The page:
How the fashion world responds to the needs of modern society
Denis Logvinenko, managing partner of Havas Digital, specifically for vogue.ua analyzed the advertising messages of fashion brands and told how the fashion industry reacts to the current agenda.
Advertising has ceased to be advertising. Now it’s not enough to take a beautiful shot and place it before the eyes of the “target audience”. We are no longer the target audience, we are society. And brands, along with their communications, do not just inform us, they are responsible to us for what they bring to the world. This is social responsibility.
The fashion industry has come under serious distribution. For a couple of years, the media has been trumpeting that fashion is in the top 10 most polluting industries. A progressive society also condemns fashion for non-environmental communication: for example, for replicating too narrow ideas about beauty. Even in 2019, judging by the catwalks, beauty is basically very thin white young cisgender people. For example, 2017 was the first year in the history of New York Fashion Week, when at least one non-white model participated in each show.
Prabal Gurung Fall-Winter 2019/2020
But any way beyond the framework of established stereotypes causes heated discussion. So in 2017, at London Fashion Week, Simone Rocha attracted attention by releasing four models from the age of 50 to 73 years that won the hearts of viewers and media on the catwalk.
Simone Rocha fall-winter 2017/2018
Society, tired of waiting for the industry to catch up with its expectations, undertook to set fashion for fashion. Consumer demands responsibility from brands. Many designers have long gone ahead of the spirit of the times and responsibility for them is no longer a fresh trend, but a matter of life.
Legends like Vivienne Westwood and Stella McCartney are prime examples. Everyone has heard about the regular Adidas & Stella McCartney collaborations made from recycled polyester and organic cotton, or Parley Ultra Boost X sneakers made from ocean plastic. The new brainchild of the collaboration is a 100% recyclable hoodie. So far this is a concept: only 50 of them were released, which is ridiculous compared to 92 million tons of textile waste from the fashion industry per year. But Adidas’s promise to release 11 million running shoes from ocean trash is far more significant. After all, everything was once a concept.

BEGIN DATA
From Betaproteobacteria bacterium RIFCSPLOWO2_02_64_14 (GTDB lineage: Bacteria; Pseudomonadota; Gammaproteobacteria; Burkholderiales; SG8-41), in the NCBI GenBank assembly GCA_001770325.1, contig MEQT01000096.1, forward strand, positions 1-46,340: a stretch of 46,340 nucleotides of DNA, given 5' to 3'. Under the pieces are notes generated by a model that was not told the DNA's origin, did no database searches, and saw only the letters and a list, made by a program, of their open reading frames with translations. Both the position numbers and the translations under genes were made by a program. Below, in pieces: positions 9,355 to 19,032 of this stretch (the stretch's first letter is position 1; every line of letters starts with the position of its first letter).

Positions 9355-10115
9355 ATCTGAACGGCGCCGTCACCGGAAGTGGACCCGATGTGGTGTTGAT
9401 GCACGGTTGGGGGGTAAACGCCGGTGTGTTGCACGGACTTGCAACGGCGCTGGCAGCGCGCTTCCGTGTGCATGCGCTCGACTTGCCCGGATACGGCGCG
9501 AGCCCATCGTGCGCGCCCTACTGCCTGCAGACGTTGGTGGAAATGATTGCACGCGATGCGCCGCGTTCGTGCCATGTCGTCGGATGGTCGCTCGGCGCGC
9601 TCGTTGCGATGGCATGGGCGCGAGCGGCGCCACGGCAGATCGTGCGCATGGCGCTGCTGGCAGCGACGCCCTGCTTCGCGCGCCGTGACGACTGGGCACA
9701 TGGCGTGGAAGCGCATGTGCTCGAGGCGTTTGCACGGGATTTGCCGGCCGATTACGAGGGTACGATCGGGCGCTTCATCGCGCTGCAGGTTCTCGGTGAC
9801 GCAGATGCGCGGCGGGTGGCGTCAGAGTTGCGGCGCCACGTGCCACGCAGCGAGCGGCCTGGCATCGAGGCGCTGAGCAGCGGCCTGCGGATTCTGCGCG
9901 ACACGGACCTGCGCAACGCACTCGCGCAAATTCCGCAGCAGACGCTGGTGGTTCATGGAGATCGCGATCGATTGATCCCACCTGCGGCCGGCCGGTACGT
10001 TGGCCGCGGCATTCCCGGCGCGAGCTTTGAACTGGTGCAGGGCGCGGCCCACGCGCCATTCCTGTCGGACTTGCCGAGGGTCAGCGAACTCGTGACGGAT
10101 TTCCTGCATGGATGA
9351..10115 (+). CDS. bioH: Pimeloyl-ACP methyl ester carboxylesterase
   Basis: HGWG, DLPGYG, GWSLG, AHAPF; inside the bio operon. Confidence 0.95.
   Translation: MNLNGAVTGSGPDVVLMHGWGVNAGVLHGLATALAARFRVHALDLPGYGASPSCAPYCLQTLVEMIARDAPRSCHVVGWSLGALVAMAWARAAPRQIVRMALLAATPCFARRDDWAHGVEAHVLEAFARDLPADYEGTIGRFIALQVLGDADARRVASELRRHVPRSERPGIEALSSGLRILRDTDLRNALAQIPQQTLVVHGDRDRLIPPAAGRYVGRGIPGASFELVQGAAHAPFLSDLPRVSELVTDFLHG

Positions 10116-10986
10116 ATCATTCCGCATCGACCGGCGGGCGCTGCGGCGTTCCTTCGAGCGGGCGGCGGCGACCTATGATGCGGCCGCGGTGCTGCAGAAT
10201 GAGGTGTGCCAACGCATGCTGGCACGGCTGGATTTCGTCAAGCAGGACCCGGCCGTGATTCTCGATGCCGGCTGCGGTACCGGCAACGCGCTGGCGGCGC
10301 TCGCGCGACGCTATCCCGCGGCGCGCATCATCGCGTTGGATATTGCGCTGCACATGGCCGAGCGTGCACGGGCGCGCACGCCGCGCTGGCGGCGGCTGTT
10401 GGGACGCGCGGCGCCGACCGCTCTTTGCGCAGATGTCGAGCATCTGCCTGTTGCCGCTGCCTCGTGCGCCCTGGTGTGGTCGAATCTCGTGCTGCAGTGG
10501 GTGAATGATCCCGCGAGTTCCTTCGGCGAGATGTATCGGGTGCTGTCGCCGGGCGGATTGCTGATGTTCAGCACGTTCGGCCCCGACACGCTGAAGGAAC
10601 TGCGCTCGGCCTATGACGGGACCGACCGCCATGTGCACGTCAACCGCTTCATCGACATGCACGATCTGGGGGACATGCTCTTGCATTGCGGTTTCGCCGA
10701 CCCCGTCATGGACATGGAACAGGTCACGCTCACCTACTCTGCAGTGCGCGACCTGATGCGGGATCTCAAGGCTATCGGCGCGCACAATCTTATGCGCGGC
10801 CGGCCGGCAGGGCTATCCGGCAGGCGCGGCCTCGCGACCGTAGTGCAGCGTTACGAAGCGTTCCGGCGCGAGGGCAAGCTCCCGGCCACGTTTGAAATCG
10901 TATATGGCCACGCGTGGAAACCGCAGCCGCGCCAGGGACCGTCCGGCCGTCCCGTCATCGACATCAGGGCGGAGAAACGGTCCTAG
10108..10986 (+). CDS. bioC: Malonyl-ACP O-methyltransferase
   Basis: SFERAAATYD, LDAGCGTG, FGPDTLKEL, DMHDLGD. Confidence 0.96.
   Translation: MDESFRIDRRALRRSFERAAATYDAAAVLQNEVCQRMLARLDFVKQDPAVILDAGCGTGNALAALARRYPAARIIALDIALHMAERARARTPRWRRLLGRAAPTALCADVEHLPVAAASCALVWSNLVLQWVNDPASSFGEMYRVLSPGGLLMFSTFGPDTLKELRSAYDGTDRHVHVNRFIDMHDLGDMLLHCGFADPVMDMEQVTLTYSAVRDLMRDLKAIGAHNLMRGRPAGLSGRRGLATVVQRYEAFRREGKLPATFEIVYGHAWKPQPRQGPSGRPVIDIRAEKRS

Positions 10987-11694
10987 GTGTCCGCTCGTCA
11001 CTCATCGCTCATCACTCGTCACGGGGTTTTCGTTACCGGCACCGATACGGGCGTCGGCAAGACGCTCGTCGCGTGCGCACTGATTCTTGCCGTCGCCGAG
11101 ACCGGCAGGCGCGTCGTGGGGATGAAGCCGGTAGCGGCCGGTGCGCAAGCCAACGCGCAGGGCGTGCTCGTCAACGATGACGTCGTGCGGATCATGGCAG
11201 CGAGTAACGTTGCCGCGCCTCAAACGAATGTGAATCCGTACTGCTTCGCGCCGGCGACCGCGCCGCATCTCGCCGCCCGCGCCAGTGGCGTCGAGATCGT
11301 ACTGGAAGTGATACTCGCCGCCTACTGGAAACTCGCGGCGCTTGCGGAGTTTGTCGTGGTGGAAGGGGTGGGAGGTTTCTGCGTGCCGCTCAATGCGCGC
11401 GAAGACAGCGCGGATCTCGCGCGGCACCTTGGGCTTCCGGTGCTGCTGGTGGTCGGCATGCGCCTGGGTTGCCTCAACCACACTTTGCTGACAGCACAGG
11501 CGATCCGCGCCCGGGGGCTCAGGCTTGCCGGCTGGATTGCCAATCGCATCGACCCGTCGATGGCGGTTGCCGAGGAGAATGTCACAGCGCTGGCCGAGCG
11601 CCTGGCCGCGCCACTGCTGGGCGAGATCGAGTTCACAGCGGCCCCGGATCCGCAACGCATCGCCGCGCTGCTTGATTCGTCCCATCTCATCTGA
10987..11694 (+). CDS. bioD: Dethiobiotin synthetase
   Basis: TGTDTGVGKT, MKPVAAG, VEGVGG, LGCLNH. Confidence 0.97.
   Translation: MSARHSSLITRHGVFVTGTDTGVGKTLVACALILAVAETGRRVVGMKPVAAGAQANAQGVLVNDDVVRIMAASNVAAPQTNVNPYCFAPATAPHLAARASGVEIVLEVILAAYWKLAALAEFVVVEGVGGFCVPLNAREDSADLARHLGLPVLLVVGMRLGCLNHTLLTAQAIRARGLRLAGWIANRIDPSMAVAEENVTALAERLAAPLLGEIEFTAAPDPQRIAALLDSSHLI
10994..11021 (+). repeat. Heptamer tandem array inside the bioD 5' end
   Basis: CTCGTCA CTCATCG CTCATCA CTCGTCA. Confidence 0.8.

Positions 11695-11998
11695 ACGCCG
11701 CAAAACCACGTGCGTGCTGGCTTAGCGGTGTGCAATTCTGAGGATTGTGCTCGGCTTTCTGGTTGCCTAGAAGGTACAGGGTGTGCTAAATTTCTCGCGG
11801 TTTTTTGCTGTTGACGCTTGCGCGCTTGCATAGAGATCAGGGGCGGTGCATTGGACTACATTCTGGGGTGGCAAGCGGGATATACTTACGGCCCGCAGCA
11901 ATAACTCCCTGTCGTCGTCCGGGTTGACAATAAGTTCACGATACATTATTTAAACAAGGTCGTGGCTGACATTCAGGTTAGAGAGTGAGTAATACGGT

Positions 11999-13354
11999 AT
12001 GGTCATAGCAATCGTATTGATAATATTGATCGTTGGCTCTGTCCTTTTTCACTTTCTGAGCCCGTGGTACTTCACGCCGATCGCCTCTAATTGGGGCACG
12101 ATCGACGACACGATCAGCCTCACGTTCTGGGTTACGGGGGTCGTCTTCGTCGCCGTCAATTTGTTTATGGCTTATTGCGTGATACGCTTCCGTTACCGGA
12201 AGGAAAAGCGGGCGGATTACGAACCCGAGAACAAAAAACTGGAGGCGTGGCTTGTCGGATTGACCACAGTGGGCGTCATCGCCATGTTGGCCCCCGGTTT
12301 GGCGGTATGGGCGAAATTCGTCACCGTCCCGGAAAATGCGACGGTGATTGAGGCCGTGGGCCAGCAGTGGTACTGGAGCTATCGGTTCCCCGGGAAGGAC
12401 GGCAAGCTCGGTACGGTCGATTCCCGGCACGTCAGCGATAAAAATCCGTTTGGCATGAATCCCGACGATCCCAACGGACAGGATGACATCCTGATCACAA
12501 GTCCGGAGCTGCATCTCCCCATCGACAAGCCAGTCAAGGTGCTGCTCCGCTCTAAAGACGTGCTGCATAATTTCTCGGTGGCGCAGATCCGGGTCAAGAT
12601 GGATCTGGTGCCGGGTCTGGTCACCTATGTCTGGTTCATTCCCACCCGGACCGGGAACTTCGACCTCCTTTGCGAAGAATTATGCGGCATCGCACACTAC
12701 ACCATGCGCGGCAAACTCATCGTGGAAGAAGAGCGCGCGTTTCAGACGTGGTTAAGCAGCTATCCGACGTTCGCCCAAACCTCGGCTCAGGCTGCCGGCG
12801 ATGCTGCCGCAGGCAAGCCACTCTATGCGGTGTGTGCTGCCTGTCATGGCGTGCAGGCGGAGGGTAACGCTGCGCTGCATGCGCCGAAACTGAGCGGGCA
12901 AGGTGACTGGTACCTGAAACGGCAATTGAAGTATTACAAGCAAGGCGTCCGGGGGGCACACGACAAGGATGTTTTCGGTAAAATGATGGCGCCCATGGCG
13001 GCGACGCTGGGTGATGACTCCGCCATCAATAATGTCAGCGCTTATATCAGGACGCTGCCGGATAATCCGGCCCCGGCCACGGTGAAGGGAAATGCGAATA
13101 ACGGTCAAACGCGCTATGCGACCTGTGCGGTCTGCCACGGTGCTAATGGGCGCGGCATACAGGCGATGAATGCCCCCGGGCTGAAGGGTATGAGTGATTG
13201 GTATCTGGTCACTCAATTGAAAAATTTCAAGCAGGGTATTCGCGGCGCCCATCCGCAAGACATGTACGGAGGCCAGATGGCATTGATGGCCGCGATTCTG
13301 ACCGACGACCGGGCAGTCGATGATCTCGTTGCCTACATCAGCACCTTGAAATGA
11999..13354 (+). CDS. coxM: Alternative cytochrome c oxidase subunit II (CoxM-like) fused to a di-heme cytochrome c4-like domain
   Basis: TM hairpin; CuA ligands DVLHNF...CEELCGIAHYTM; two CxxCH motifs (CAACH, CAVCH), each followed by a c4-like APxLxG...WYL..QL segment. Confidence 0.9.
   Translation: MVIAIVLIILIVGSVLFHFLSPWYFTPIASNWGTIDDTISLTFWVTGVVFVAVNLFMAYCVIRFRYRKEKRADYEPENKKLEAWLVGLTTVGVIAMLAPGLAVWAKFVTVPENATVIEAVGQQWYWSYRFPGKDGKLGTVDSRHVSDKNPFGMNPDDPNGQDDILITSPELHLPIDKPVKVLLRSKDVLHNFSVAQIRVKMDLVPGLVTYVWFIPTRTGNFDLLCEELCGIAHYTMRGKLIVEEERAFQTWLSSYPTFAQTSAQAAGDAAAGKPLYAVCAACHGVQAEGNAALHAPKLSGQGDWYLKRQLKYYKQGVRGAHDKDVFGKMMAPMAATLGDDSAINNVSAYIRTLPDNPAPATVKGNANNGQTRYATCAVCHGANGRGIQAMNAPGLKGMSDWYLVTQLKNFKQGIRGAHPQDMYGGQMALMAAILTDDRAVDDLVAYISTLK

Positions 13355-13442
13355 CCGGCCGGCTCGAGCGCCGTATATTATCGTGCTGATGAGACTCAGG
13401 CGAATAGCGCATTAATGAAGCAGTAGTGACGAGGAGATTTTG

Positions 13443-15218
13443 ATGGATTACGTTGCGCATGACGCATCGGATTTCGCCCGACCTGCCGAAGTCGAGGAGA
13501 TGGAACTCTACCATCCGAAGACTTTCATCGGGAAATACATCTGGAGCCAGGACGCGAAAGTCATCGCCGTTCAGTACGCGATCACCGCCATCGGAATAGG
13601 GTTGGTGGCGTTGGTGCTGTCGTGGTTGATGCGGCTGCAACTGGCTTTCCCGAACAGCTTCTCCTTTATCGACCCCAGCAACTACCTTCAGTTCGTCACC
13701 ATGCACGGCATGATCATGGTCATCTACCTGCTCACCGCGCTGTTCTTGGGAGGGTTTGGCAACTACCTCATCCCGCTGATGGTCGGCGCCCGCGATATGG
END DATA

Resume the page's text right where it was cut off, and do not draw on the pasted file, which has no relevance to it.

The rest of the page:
Recycled Adidas Sneakers
A lot of brands, from high to mass fashion, rushed to announce their social responsibility. Patagonia, an outdoor clothing brand, successfully uses social responsibility to emphasize the quality of clothing. The company teaches its customers to buy less through the principle of “repair, recycle, reuse” not in a word, but in deed – it takes in repairing old clothes, exchanges things for new ones, places calls not to buy its new collection if it really is not needed. Thus, the brand not only contributes to a new conscious culture of consumption, but also demonstrates confidence in the durability and quality of its products.
Patagonia Advertising Campaign
There is another side to the coin: the efforts of some brands look fake. After the sensational fires in factories in Bangladesh, many of the fast-fashion giants, such as Walmart or GAP, especially briskly rushed into social responsibility. It is the saving on labor safety that allows (along with child labor and cheap salaries) to maintain the profitability of the seasonal change of collections in the “fast fashion” segment, but it jeopardizes human lives – along with sustainable business principles.
One of the most active in this direction among mass-market brands is H&M, which not only participates in a number of coalitions of fashion brands for the joint implementation of sustainable practices, but also accepts old clothes for processing and regularly releases recycled collections. Compared to total production volumes, these figures are still small, but the trend itself inspires hope for a gradual change in the situation.
Image from the H&M Conscious Collection
Social responsibility also affects the conservation of biodiversity. For the second year, Lacoste has released a limited-edition polo with ten endangered species instead of its iconic crocodile. It is difficult to objectively assess whether this helps more — the endangered species or the brand’s sales, but the fashion does its job: some of these initiatives nevertheless go from pr-tricks to concrete measures. So, London Fashion Week in 2018 officially banned natural fur and leather at its shows. At the same time, Gucci, Versace, Burberry, and Michael Kors abandoned the fur.
There are cases when a new niche itself acts as a social responsibility: now more and more brands of clothes for trans men appear, for example gc2b, Sharpe Suiting, TomboyX. They create styles taking into account the peculiarities of physique and the desires of their target audience to strengthen or hide some of them. For example, visually increase the shoulders or reduce the hips.
But unlike niche brands, big fashion still shows close to zero diversity in age, size, skin color and many other parameters. The percentage of trans-women and non-binary people among the models on the catwalks of the four fashion centers in the world in 2019 ranged from 1.23% to 0.77%. Only the share of plus-size models is smaller – 0.6%. This is sad statistics, but also a huge potential for fashion brands to choose their positions and take action to make the world a better place.
Valentina Sampaio – transgender model who became the face of Victoria's Secret
Rodarte Launched Plus-Size Clothing Line
. (tagsToTranslate) ecology and fashion (t) fashion and plus-size models (t) fashion and working conditions